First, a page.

Oil prices climbed to yet another high yesterday as the broader financial market moved higher. The Fed assured the market that low interest rates would continue, alleviating concerns of inflation and lower prices. Jobless claims also fell, providing comfort that the US economy remains on the right track. As phrases like “double-dip recession” and “bubble” become more prominent, some fear that sentiment will create a self-fulfilling prophecy that ends the rally and sends financial markets lower. Of course, the commodity “super cycle” theory discussed recently would contradict that fear, at least for commodities.
The EIA released their weekly oil market data yesterday, providing insights on what happened to markets during the winter storm that plagued the Eastern US. The inventory report was fairly benign – although diesel stocks dropped sharply, gasoline held steady and crude posted a surprise build. Refinery utilization plummeted from over 80% to 68.6% – the lowest since pandemic-lows. Total crude processed in the Gulf Coast fell to the lowest level since Hurricane Harvey caused multi-week refinery shutdowns, and national refining was the lowest since the ’08 financial crash and Hurricanes Gustav and Ike.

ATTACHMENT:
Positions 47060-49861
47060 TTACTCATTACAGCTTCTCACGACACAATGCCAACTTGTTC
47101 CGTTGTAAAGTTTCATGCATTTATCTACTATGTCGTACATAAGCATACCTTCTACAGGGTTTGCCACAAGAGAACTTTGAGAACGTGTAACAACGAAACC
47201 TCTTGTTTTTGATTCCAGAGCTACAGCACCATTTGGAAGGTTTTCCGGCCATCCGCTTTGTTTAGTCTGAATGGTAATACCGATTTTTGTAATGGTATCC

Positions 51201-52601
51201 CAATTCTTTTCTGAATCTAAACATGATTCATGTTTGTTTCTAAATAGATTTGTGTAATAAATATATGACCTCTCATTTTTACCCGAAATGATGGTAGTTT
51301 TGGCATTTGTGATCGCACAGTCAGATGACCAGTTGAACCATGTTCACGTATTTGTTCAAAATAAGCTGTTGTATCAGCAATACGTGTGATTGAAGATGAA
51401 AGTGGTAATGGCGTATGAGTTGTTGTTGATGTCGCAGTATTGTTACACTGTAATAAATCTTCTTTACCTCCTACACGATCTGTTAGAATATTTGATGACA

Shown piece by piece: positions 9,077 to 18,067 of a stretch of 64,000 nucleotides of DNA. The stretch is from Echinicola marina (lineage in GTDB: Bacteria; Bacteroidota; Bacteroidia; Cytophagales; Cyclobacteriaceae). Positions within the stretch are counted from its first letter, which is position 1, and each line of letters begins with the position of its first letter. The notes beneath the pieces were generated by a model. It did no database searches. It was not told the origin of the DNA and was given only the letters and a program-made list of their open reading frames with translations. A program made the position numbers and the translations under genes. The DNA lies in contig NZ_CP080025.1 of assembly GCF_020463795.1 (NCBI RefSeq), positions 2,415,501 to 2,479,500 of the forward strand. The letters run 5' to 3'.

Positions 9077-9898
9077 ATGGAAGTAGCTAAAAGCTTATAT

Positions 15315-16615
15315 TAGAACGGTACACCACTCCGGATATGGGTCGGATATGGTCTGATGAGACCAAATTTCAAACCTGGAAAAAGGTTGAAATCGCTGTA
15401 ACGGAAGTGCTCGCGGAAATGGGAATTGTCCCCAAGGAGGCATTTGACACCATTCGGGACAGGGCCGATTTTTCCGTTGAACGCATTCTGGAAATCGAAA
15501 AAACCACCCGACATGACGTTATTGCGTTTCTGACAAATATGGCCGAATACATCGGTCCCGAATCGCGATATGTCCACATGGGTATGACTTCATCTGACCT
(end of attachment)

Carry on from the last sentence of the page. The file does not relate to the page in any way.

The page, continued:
Deeper inventory draws were averted by deep drops in fuel demand. Diesel demand fell by half a million barrels per day (MMbpd), while gasoline fell by a much larger 1.2 MMbpd. Diesel demand fell as trucks were pulled off the road, but cold weather and power outages also caused increased generator usage. Gasoline received no counteracting forces, experiencing the full brunt of the winter storm. OPIS also points out that personnel missing work in Texas might have impacted survey data, meaning real demand may be even lower than reported.
This morning, prices are giving up some of yesterday’s gains. Crude oil is trading at $62.98, down 24 cents from Wednesday’s closing price. Fuel prices are also moving lower, with diesel trading at $1.8948 (down 1.4 cents) and gasoline at $1.8747 (down 2.1 cents).